While grossly oversimplified, the traditional algorithm would know that error = -10 def F, while the fuzzy one might have defined a function for "negative error" where anything greater than or equal to the setpoint would yield 0, anything less than 100 deg F below the setpoint would yield 1, and everything in between would yield something in between 0 and 1. Then the fuzzy algorithm could be specified with statements like "If error is negative then do x." It really just provides a layer of abstraction allowing for specification more "in words" than "in numbers."
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Old 01-18-2013, 09:00 PM   #27
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I really think we're over thinking this. Auber makes no mention of a "break in period" which is what this sounds like you're talking about. You autotune the device and so long as during the auto tuning you're running your pumps at the same flow rate as you would when you're pumping wort, the PID parameters will be set pretty darn close. The PID learns how much energy your system can put in and how much it losses. If you change that somehow then you need to re-tune.

Regardless, once set, it doesn't change those settings. I haven't seen my PID's overshoot their set temperature by more than 0.1*F.

I too am baffled a bit by the fuzzy logic statements. It tends to imply the values used are more of a possible range of values. Perhaps this is to offset some of the integral windup?

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Old 01-18-2013, 09:19 PM   #28
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I really think we're over thinking this. Auber makes no mention of a "break in period" which is what this sounds like you're talking about. You autotune the device and so long as during the auto tuning you're running your pumps at the same flow rate as you would when you're pumping wort, the PID parameters will be set pretty darn close. The PID learns how much energy your system can put in and how much it losses. If you change that somehow then you need to re-tune.

Regardless, once set, it doesn't change those settings. I haven't seen my PID's overshoot their set temperature by more than 0.1*F.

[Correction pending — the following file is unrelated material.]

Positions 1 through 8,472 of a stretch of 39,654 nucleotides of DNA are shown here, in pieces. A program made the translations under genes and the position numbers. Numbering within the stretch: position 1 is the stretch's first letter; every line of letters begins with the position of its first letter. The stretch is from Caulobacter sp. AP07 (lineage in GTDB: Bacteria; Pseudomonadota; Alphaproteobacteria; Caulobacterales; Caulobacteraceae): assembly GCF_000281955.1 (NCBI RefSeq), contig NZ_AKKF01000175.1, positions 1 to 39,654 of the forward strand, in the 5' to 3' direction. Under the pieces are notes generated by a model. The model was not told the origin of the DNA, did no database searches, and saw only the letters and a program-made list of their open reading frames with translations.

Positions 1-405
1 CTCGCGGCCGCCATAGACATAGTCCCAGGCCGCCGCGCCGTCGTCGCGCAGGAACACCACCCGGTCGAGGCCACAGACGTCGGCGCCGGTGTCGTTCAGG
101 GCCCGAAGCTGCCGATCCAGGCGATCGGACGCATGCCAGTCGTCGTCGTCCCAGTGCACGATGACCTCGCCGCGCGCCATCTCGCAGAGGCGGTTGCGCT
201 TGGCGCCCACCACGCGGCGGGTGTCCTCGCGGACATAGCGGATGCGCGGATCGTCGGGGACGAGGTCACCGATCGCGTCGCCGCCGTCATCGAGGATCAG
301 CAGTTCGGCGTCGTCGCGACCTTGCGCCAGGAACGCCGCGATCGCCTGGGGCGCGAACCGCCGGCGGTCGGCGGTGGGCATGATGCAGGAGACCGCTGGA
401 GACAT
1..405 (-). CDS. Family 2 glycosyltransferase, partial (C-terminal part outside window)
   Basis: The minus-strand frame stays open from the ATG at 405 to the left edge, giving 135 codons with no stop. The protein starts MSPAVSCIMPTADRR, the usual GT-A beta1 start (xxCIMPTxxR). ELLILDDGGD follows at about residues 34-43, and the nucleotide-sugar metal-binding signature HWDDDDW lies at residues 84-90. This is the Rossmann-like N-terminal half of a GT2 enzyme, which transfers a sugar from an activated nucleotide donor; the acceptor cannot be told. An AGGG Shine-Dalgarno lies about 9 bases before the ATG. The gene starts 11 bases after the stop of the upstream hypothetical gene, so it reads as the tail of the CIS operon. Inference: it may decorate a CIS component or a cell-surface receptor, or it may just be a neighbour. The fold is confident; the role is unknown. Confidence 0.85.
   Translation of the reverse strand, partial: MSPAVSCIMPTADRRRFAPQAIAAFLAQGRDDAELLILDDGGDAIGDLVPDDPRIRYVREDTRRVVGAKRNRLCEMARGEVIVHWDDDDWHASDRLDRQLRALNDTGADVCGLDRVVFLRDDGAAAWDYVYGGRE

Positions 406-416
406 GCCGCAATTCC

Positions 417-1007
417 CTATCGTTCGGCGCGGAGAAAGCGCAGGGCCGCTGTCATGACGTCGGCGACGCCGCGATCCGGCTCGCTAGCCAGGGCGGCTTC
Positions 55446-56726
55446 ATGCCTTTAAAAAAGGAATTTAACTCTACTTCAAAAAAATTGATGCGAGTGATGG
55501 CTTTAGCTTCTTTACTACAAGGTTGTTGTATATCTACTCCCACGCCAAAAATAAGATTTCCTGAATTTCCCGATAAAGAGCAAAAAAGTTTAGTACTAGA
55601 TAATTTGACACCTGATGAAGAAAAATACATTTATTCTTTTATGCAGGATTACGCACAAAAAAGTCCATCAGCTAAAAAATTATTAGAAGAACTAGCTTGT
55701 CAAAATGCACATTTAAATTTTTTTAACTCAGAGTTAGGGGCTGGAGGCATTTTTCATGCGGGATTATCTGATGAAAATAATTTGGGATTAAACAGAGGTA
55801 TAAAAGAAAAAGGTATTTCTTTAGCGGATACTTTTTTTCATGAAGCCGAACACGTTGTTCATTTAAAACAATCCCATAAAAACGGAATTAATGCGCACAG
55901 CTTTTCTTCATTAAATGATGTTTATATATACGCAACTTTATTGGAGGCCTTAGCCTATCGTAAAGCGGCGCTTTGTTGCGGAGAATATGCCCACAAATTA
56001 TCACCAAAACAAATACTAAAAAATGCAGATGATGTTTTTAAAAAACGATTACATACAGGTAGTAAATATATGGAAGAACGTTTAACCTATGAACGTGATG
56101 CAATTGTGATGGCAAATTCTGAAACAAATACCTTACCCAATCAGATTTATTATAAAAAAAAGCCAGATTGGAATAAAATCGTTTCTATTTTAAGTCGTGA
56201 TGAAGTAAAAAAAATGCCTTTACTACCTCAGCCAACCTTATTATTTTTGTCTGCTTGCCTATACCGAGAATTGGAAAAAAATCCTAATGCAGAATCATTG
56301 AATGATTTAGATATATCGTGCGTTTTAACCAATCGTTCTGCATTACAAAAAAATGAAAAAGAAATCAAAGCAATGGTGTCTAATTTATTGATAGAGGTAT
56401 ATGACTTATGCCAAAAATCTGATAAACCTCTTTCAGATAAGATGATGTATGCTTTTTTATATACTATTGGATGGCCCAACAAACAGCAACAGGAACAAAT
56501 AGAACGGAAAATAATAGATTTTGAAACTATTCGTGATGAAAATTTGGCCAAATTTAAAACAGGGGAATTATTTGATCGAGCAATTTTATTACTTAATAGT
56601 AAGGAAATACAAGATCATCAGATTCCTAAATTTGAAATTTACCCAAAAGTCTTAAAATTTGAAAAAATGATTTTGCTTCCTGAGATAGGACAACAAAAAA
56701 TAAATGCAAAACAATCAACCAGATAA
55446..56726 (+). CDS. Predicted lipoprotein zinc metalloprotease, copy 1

I too am baffled a bit by the fuzzy logic statements. It tends to imply the values used are more of a possible range of values. Perhaps this is to offset some of the integral windup?
Agreed regarding the over-thinking, but at least we answered the original question. Parameters change on autotune, or when you manually change them. End of story.

Now, back to the over-thinking on fuzzy logic. Yes, Auber's answer to me certainly implied that one thing the fuzzy logic algorithm does is detect an acceleration of the rate of change and offset the integral windup. Not that one could not do the same with a non-fuzzy algorithm, lol.
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Old 01-18-2013, 11:55 PM   #29
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And I thank ya for that!

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Old 01-21-2013, 03:32 PM   #30
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By reading that, I thought that if I just left my PID alone, it would learn the setup over time. I could force the learning by using Auto-Tune, but it wasn't a required step as the PID would work it all out. We now know that this is not true, per Auber.
Interesting. I did indeed think that the PID would (over maybe half a dozen or so batches) "learn" the system without having to manually force auto-tune. Based on this thread it appears this is incorrect and that you should force an auto-tune the first time the setup is used and every time you make any changes to the setup.

I'll go change it on my website just to be clear that auto-tune should be run. It'll be updated in a few minutes...

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No ding on Kal - like I said, he's the veritable Godfather of electric brewing. One bit of misinformation out of the veritable tomes he has written... that's not a bad average.
It still bugs me. I don't like mistakes.